Thousands join anti-war protest in Bern

Thousands in Bern said "no" to war in Iraq Keystone

Around 40,000 demonstrators gathered in the Swiss capital, Bern, on Saturday to protest against a possible war in Iraq.

This content was published on February 15, 2003 - 18:37

Organised by anti-war groups, the rally - one of the biggest ever in Switzerland - coincided with similar demonstrations across Europe and the rest of the world.

Political parties such as the Social Democrats and the Greens, as well as trade unions and aid organisations, such as Heks and Caritas, joined the protest. People from all walks of life, young and old, also took part, expressing their desire to avoid conflict in Iraq.

So many people joined the protest, in fact, that the square in front the federal parliament was too small to hold them all during the official speeches.

Carrying banners bearing slogans such as "No to war against Iraq" and "No blood for oil", demonstrators called on the government to refuse requests for assistance from the United States and its allies, including the use of Swiss airspace.

The anti-war movement is also demanding that the Swiss government take a clear stance in the United Nations against war in Iraq.

Strong opposition

The rally came one day after United Nations weapons inspectors told the Security Council that they had not found weapons of mass destruction in Iraq.

"We want the Swiss government to say clearly in the UN that they are against this war," said Nico Lutz, one of the organisers of Saturday's demonstration.

"We want the Swiss government to say that they won't allow military planes to fly over Switzerland and to stop military cooperation with all states at war - this means the US and Britain."

Franziska Teuscher, a Green parliamentarian, told the protesters that the authorities should also meet with the ambassadors of the United States and Britain, and request that their governments put an end to their preparations for war.

The organisers also launched on Saturday a petition called "Not in our name." Its text demands that the government remain uninvolved in any war against the Iraqi people.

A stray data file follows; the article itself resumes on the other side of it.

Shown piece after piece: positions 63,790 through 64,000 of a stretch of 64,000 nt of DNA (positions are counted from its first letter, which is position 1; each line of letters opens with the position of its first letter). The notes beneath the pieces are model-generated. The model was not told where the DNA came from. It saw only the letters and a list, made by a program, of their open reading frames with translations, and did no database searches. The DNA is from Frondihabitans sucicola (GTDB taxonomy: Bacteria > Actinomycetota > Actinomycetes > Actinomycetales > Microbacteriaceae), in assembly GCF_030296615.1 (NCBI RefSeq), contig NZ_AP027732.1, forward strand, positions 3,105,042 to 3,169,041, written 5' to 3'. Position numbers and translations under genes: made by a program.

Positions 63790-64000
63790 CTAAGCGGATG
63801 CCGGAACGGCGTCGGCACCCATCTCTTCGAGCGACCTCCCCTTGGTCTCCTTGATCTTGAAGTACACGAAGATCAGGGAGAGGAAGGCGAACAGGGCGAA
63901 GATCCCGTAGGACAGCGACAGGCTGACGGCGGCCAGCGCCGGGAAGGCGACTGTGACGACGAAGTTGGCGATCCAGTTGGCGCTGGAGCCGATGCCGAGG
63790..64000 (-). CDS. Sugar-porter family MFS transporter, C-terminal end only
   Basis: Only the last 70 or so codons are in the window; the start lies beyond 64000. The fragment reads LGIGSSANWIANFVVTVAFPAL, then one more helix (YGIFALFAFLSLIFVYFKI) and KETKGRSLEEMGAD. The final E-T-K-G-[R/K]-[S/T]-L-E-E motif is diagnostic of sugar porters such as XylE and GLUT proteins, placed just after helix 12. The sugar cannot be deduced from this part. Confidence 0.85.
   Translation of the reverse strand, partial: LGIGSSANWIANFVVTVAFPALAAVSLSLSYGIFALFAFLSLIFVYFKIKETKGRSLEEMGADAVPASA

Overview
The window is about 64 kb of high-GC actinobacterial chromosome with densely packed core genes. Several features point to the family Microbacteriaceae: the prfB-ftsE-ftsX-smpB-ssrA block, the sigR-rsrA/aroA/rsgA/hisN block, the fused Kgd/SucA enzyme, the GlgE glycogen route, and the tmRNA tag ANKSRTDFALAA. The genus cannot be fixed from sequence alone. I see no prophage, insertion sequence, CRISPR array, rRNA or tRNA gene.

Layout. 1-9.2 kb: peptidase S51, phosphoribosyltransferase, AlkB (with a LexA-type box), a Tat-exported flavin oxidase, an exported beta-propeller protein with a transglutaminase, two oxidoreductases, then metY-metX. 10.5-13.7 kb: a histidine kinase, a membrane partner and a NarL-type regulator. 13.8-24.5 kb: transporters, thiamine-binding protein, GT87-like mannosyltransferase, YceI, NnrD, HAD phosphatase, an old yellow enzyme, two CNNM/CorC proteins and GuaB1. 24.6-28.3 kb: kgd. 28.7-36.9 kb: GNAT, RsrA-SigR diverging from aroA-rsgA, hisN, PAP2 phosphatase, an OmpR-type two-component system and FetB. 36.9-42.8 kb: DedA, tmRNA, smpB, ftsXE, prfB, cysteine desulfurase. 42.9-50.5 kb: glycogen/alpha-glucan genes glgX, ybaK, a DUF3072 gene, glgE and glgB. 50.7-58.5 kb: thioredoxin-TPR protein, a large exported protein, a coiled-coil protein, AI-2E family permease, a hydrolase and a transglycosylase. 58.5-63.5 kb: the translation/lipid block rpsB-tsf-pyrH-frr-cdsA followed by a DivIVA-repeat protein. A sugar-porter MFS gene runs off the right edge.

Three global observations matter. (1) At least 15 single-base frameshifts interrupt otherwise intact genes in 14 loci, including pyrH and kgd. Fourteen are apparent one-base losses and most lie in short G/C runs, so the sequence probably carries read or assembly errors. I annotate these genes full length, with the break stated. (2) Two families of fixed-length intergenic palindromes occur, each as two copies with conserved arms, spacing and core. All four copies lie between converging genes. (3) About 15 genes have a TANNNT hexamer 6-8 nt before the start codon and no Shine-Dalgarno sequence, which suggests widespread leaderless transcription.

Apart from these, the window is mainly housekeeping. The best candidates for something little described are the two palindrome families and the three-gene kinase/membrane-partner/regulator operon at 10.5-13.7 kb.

Human cost

Lutz - along with many protesters - stressed that Saturday's rally should not be seen as show of support for the Iraqi leader, Saddam Hussein.

"We are as opposed to Saddam Hussein's dictatorship as we are to a war against Iraq," echoed André Daguet of the Swiss Federation of Trade Unions.

Uppermost among demonstrators' concerns was the potential humanitarian catastrophe likely to ensue following any attack.

United Nations' agencies have warned that half a million Iraqis could be wounded and a further five million displaced by a conflict.

Ali Al-Aboudy, an Iraqi refugee, warned of the inevitable human tragedy, as well as questioning Washington's motives for attacking his homeland.

"I was there in 1991 and saw women, children and old people attacked - and not Saddam," he said.

"America doesn't want to overthrow Saddam, it wants to rule Iraq."

swissinfo, Samantha Tonkin

In brief

The demonstration was one of many that took place across Europe and the rest of the world on Saturday.

Political parties such as the Social Democrats and the Greens, as well as trade unions and aid organisations, took part in the protest.

Demonstrators called on the government to take a clear stand in the United Nations against a war and to refuse to assist the United States and its allies.

Millions attended similar rallies in London, Rome, Paris, Berlin and New York.

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